One controversy about his papacy was the fact that, when elected bishop of Rome, he was already bishop of another diocese. This was in violation of the the rules set down by the First Nicea Council.

Back to Top

St. Adrian III (884-85)

Adrian III was pope from 884 to 885. He was born at Rome. He died in 885, at Modena, on a journey to Worms, in modern Germany.

His brief pontificate came during troubled times. He died en route to the Diet of Worms after being summoned by the Frankish King Charles III, The Fat, to settle the succession to the empire and discuss the rising Saracen power. The motives for his veneration are practically unknown, but he was noted for having aided the Romans during a famine. His cult was confirmed in 1891, and his feast day is 8th July.

Back to Top

Stephen VI (885-91)

Pope Stephen, (885-891), succeeded Pope Adrian III, and was in turn succeeded by Pope Formosus. In his dealings with Constantinople in the matter of Photius, as also in his relations with the young Slavonic church, he pursued the policy of Pope Nicholas I.

Stephen was elected unanimously but emperor Charles had not been consulted; as a result, Stephen faced the very real possibility of being deposed. Fortunately for him, Charlemagne's empire was falling apart and Charles was in no position to do anything about Stephen. Once Charles died, Stephen tried to rely on the support of various and weak princes to protect Rome. They proved too unreliable, though, so Stephen turned to Constantinople - especially once the Saracen raids increased.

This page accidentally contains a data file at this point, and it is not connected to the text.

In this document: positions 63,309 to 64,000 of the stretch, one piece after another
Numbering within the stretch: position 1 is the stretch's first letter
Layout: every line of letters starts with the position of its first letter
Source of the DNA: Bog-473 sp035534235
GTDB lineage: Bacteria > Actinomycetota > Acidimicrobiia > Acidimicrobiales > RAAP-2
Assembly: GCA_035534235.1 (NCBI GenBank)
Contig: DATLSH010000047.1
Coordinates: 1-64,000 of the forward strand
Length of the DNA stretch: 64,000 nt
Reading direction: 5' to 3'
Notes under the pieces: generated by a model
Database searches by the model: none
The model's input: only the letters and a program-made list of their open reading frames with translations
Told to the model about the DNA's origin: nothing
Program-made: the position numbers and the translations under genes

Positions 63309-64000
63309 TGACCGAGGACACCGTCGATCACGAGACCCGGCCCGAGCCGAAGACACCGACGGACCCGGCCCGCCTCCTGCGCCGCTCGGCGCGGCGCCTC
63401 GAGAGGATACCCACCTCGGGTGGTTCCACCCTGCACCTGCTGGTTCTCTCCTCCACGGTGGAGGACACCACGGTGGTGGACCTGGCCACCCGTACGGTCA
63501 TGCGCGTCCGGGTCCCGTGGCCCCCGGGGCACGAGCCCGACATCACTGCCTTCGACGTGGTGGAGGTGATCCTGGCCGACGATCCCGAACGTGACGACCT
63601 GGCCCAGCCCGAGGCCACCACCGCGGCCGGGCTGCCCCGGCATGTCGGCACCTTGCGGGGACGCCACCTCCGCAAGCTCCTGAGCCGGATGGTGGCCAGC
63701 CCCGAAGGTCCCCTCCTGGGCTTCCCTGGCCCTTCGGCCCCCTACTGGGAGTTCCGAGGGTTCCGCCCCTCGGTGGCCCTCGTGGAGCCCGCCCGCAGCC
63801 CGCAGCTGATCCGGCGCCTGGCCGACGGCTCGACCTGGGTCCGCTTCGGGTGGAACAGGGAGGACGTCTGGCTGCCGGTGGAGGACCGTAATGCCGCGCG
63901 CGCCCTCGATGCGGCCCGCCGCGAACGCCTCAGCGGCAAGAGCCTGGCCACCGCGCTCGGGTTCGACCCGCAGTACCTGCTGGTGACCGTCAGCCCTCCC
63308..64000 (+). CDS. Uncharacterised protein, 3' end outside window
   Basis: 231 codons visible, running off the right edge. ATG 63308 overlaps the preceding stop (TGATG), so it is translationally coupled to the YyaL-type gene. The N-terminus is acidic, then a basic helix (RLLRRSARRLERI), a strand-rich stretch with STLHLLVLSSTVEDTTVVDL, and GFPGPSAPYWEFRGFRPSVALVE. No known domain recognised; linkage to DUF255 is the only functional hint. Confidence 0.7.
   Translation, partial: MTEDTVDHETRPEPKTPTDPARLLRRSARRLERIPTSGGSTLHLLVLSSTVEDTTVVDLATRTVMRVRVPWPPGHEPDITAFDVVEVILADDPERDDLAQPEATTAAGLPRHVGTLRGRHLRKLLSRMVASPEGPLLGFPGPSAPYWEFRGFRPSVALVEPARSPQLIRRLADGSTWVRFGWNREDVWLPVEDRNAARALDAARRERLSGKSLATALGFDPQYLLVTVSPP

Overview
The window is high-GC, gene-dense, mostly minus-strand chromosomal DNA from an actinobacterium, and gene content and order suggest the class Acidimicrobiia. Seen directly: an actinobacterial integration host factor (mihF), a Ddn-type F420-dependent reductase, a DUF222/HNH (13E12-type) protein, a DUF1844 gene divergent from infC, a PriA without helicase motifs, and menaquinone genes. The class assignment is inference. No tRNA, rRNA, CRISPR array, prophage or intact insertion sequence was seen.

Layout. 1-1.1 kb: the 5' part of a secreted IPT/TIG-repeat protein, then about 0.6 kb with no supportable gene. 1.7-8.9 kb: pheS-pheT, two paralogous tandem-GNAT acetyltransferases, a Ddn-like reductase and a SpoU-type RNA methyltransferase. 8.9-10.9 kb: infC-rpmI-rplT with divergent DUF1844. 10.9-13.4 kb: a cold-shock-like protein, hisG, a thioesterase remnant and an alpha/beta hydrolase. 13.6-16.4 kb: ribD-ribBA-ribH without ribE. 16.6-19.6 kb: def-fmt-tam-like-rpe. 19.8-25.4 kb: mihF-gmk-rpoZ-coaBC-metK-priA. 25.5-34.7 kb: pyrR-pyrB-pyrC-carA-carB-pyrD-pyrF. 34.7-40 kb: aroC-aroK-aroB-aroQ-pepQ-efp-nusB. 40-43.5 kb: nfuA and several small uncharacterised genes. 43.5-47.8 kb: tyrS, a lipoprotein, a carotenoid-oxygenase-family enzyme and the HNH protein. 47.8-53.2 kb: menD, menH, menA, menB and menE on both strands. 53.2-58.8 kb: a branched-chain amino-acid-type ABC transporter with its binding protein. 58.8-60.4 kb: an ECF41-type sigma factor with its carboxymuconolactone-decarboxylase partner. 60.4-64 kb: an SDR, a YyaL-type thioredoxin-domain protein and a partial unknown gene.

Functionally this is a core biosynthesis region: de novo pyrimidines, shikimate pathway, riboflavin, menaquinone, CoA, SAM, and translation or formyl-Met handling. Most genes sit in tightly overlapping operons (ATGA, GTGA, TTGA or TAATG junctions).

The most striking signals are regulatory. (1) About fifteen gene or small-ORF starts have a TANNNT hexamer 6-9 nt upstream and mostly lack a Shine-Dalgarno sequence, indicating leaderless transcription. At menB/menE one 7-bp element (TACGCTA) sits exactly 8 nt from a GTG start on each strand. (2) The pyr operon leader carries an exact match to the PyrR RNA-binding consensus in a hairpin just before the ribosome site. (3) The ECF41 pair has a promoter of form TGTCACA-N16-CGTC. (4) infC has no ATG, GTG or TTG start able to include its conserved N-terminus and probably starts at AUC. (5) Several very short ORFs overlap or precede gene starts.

When it came to internal church matters, Stephen made the fatal mistake of forbidding the Slavs to use a Slavonic liturgy during their services. This infuriated them and, as a result, they were driven towards the Eastern Church and Eastern Orthodox Christianity rather than Western Roman Catholicism.

Back to Top

Formosus (891-96)

Formosus was Pope of the Roman Catholic Church from 891 to 896. His brief reign as Pope was troubled, and his remains were exhumed and put on trial in the notorious Cadaver Synod Pope Formosus (whose name means "good looking") was unusually controversial - although many of the problems occurred after his death. Six months after he had died, his successor Stephen VI had his body dug up and put on trial; found guilty, it was stripped of the papal vestments and the fingers used by Formosus to bless others were removed. The body was drug through the streets and dumped in the Tiber river. Pope Sergius III later confirmed the decisions reached by this "Cadaver Synod," but Pope John XI reinstated Formosus about 40 years after his posthumous deposition.

Sergius reportedly had the much-abused corpse of Formosus exhumed once more, tried, found guilty again, and beheaded, thus in effect conducting a second Cadaver Synod

Editors Note: It should be noted that Pope Leo III was truly a "Western Orthodox Pope." The church was Orthodox Catholic or "Western Orthodox" where it did not utter the filioque. +DC

Back to Top


Back to Top